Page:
As for myself, well, I’ve certainly learned that I kind of prefer being left to my own devices, learning-wise. I greatly prefer the article reviews because I enjoy being able to explore topics of interest to me. I guess you get to do that in other classes but here it’s left really open. I’ve also learned that I don’t do well with open deadlines. This whole “do it sometime this week” thing doesn’t fit well with my…study habits. I often find myself putting everything off until Saturday. It’s quite a bit to do all the readings, find an article (you know how finding the right article can take forever), and do the writings in a day. It just happens. I think that has more to do with my learned university habits (doing things in large chunks when there’s large free time instead of spaced out in small chunks) than this course, though. It’d be interesting to see if, in the future, I could find a way to gamify online course development with “achievements” (if you don’t play games, Google “gaming achievements” and read that Wikipedia page, it’s interesting if you like gamification) that would incentivize students like me to be doing things for a course a couple of times a week instead of once per week.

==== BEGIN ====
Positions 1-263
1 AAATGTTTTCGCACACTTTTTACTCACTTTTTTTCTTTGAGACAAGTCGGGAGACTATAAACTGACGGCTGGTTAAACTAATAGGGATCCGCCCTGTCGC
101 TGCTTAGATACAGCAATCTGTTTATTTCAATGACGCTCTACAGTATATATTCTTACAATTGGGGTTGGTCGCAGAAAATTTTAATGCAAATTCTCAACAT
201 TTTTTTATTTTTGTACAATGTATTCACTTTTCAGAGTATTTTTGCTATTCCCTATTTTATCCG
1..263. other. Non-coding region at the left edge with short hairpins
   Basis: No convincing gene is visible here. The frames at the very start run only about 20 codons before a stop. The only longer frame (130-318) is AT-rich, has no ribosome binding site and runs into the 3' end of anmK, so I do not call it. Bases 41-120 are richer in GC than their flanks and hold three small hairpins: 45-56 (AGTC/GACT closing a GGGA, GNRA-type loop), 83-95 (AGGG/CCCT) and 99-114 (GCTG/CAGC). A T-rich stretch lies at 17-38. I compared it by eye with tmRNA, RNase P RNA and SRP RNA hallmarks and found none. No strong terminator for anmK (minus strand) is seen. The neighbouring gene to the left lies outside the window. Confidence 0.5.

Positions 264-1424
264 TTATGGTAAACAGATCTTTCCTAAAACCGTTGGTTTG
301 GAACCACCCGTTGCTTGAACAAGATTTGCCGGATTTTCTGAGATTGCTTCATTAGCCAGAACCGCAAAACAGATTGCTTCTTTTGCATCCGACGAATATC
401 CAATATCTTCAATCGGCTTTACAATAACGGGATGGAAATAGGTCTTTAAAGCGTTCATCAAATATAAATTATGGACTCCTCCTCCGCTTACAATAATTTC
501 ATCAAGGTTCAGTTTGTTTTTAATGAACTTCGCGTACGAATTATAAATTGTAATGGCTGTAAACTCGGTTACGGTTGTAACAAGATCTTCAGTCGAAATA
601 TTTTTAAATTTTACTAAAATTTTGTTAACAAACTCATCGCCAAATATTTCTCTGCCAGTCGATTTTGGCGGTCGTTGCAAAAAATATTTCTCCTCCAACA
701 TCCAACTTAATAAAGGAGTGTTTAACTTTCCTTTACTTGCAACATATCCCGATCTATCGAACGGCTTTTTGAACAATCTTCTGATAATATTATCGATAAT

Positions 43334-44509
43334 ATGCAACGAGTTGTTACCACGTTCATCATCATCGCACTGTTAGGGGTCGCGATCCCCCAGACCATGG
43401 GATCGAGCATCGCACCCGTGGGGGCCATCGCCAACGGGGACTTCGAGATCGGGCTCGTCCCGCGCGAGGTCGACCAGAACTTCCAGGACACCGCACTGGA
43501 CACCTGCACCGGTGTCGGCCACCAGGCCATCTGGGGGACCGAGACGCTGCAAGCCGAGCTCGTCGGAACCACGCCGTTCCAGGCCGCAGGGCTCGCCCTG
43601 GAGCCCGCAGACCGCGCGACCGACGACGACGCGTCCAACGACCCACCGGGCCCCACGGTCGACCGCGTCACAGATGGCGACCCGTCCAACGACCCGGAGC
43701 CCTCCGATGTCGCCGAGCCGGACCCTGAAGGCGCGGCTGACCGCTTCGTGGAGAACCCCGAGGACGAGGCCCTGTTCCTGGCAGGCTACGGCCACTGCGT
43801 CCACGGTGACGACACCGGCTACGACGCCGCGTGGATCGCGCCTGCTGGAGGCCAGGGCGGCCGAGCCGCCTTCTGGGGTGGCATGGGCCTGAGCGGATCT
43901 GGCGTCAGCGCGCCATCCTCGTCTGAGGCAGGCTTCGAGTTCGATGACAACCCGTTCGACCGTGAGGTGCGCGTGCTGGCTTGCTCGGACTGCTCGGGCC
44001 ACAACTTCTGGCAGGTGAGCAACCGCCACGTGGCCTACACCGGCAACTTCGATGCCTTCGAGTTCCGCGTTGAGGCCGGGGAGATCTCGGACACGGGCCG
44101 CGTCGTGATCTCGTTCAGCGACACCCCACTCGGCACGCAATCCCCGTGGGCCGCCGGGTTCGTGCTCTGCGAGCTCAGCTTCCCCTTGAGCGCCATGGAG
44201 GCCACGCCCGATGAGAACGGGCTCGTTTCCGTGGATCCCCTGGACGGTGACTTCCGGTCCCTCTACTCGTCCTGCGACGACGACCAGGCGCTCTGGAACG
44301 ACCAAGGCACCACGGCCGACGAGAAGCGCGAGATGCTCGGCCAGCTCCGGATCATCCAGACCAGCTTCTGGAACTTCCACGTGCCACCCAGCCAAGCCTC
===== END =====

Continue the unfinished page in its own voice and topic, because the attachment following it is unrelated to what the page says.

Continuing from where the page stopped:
I’m excited to see how things develop as we move forward in the course. For the first time in a while I’m making tangible / visible progress on my Native lit course project. I’ve always known what kind of learner I am – auditory – not the best for an online class. That’s okay, though, because we have an opportunity in this class to take our work in pretty much any direction (within reason) that we want, and I like that. Unlike Craig, I’m a digital native. I’ve grown up in this world. I don’t always like it (social media), and sometimes I hate it (Diigo), but I function well here. I think our upcoming students will be more and more like me (and beyond) so I’m enjoying seeing the strengths and flaws in online education because, at some point in our careers, we’ll probably be expected to work within them, and overcome them.